A guest blog post by Harry Moser, founder of the Reshoring Initiative.
Reshoring—the return of offshored manufacturing—has been steadily gaining momentum, reversing the decades-long, herd-like trend of companies sending manufacturing overseas. Companies, consumers and the government are recognizing not only the economic feasibility of making more things competitively in the U.S., but also the importance of local manufacturing in the holistic cycle of production, innovation, R&D and intellectual property protection.
Simply stated, local manufacturing improves product development and process control, increasing companies’ competitiveness. The visible, strong beginning of the reshoring trend is helping to attract recruits to manufacturing skills training programs in order to create the professional skilled workforce that is necessary to make all of the above possible.
Reshoring is based on the economic logic of producing near the customer. This logic applies to all manufacturing companies in their own facility siting and sourcing decisions and in their domestic sales efforts versus offshore competitors. As companies adopt a more
comprehensive total cost analysis, they are finding that rising offshore labor rates (going up by 18 percent a year in China, 500 percent in the last 12 years) often are combined with other hidden costs of offshoring to counterbalance any remaining savings from cheap price or labor abroad. One key to successful reshoring is for companies to use a comprehensive total cost of ownership (TCO) analysis that calculates the true cost of offshoring. The nonprofit Reshoring Initiative provides free TCO Estimator software on its website, www.reshorenow.org. Also on the website is a database of 425, soon 600, reshoring articles and a case studies feature where companies can share their cases of reshoring.
The transition from offshoring to reshoring is tangible and growing. Here is what we calculate:
1. 2000 to 2008: offshoring was growing at 100,000 to 150,000 mfg. jobs/year. Reshoring was not mentioned or recorded, maybe 2,000 jobs/year.
2. Currently: offshoring is probably growing at 30,000 to 50,000 jobs/year and reshoring is growing at about 30,000 jobs/year.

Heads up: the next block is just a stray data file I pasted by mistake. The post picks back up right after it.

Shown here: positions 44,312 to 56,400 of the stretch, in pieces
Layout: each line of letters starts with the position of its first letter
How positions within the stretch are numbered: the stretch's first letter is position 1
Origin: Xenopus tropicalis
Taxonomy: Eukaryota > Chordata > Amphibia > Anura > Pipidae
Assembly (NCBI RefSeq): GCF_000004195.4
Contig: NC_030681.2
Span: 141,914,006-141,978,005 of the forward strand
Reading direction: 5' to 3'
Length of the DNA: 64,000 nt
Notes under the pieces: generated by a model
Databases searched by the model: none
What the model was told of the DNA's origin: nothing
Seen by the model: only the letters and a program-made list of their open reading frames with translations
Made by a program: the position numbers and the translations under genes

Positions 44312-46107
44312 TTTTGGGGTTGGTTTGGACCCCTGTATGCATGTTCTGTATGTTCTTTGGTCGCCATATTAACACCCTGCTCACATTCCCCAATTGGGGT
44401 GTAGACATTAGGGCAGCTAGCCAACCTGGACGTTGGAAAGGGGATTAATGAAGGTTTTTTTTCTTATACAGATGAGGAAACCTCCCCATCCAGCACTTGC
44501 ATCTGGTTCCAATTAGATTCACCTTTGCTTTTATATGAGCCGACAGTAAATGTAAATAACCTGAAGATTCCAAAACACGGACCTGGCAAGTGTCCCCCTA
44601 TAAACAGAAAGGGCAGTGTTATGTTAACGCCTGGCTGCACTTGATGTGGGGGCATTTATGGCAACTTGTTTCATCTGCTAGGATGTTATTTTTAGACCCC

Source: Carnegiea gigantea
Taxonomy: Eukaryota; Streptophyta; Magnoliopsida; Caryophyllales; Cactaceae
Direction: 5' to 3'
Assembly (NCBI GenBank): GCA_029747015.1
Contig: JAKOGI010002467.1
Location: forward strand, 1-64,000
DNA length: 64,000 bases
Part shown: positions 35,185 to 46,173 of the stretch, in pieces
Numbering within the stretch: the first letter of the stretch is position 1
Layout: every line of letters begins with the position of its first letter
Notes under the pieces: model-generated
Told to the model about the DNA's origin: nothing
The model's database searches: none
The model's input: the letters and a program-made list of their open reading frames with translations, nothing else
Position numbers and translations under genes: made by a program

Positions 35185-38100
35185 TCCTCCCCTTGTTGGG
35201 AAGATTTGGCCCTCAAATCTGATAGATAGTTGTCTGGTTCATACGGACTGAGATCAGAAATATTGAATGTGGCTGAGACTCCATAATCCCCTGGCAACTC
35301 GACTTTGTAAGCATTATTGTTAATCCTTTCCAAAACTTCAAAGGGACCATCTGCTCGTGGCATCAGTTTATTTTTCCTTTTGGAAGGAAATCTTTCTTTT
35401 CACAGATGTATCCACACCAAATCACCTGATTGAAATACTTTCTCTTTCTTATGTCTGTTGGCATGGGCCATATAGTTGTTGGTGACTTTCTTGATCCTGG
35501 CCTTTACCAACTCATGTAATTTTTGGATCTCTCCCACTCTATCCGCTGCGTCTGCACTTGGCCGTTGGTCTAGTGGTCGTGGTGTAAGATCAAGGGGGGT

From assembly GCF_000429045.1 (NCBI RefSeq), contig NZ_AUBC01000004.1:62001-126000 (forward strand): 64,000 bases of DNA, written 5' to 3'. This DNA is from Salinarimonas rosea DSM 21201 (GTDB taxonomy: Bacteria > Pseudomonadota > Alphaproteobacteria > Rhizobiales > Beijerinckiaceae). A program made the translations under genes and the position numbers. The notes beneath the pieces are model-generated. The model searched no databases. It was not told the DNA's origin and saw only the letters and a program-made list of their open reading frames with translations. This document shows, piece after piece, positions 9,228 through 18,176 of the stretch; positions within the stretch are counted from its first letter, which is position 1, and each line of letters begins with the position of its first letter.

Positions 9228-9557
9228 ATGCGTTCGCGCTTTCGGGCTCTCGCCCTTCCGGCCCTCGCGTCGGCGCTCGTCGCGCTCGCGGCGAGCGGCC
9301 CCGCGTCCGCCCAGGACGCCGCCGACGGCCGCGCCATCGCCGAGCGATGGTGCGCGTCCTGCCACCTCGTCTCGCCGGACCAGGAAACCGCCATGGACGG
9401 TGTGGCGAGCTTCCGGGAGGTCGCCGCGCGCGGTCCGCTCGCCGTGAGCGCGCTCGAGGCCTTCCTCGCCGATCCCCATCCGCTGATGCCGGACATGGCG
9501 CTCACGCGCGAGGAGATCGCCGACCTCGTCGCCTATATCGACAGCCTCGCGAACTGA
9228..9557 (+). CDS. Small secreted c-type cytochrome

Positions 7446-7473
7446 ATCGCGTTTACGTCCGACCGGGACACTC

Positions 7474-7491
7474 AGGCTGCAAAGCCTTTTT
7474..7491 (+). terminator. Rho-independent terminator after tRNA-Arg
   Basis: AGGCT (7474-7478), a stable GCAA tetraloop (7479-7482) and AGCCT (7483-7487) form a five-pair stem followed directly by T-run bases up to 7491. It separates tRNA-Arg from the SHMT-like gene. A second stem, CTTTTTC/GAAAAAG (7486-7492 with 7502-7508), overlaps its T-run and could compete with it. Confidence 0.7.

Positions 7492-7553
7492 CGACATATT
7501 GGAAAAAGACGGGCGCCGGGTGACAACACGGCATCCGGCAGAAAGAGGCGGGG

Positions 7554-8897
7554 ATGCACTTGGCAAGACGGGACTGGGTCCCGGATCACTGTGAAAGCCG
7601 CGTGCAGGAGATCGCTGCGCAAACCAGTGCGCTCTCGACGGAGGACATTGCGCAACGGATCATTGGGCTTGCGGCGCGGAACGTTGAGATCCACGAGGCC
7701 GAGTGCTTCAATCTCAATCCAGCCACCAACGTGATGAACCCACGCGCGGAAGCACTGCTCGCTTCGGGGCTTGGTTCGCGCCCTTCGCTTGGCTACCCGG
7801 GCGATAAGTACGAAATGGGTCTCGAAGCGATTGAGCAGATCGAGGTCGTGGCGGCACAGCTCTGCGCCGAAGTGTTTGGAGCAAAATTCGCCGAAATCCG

3. Conclusion: new offshoring is down by about 70% to 80% and new reshoring is up by about 1,500%. The ratio of new annual offshoring to new reshoring is down from about 50:1 to 1:1 or 2:1.
4. About 25% (1 million jobs) of what has been offshored would have a lower TCO produced here. That % will increase as Chinese wages rise.
There is a strong logical link between rethinking robotics and rethinking offshoring. Rethink Robotics’ Manufacturing Robot, Baxter, is one solution to the U.S.’ skilled workforce shortage and its need to increase competitiveness. By enabling the actual workforce to program inexpensive automation of manufacturing tasks, Baxter makes it possible for a broader range of manufacturing, especially of relatively labor intense and commoditized products, to be reshored. Similarly, use of the Reshoring Initiative’s TCO, instead of price, dramatically improves the ROI on domestic automation investment vs. offshore sourcing.
Harry founded the Reshoring Initiative to bring manufacturing jobs back to the U.S. after worked for GF AgieCharmilles, starting as President in 1985 and retiring 12/31/10 as Chairman Emeritus. Largely due to the success of the Reshoring Initiative, Harry was inducted into the Industry Week Manufacturing Hall of Fame 2010 and was named Quality Magazine’s Quality Professional of the year for 2012. Harry participated actively in President Obama’s 1/11/12 Insourcing Forum at the White House and won the Jan. 2013 The Economist debate on outsourcing and offshoring. He received a BS in ME and an MS in Engineering at MIT in 1967 and an MBA from U. of Chicago in 1981.
About the Author
I'm Jeff Green, senior content and social media strategist at Rethink Robotics. When I'm not socializing Sawyer and Baxter, our smart, collaborative robots, I'm usually caught up in the home tornado, also known as my three kids. Love them, my wife, old-school Chinese food, movies, and of course game-changing technology.